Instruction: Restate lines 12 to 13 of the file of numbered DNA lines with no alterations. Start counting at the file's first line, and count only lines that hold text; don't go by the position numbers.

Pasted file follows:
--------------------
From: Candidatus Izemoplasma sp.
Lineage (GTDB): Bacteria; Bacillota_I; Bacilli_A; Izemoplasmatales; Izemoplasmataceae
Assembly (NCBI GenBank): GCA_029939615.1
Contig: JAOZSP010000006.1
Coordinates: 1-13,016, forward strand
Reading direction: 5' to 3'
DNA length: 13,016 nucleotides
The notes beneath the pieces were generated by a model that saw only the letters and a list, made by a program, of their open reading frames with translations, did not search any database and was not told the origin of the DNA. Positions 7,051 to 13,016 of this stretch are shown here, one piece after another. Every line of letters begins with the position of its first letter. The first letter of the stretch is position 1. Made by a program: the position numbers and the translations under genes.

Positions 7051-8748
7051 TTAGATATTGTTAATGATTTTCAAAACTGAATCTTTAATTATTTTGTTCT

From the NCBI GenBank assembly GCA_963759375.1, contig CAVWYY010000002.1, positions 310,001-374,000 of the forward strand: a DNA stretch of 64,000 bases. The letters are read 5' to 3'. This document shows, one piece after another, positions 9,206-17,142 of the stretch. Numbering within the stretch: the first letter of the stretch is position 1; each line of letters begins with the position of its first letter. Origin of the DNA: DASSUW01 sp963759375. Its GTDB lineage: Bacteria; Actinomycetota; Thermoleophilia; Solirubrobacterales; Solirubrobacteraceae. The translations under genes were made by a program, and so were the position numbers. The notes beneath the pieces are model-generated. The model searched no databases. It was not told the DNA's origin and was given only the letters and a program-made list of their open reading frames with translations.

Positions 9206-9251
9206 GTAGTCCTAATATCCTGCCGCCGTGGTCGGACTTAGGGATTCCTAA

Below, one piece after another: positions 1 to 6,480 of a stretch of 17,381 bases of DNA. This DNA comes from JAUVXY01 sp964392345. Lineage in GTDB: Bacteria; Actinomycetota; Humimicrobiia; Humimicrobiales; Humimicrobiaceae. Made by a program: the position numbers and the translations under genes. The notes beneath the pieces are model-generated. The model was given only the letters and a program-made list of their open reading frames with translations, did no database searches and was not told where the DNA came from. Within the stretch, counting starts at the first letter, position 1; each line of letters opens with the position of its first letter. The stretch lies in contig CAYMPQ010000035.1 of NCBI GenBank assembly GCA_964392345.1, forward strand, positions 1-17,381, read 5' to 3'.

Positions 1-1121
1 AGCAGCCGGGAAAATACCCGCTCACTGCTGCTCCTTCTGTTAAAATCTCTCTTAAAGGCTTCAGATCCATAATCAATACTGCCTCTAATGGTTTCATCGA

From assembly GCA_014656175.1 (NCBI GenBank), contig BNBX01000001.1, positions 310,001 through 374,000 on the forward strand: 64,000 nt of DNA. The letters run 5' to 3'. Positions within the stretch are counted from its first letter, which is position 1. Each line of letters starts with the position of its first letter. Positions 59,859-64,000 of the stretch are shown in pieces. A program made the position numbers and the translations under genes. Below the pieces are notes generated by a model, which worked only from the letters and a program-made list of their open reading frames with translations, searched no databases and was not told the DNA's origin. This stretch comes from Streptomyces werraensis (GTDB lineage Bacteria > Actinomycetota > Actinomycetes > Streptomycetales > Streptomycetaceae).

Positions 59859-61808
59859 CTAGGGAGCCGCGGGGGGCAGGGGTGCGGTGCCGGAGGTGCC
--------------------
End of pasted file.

Positions 9206-9251
9206 GTAGTCCTAATATCCTGCCGCCGTGGTCGGACTTAGGGATTCCTAA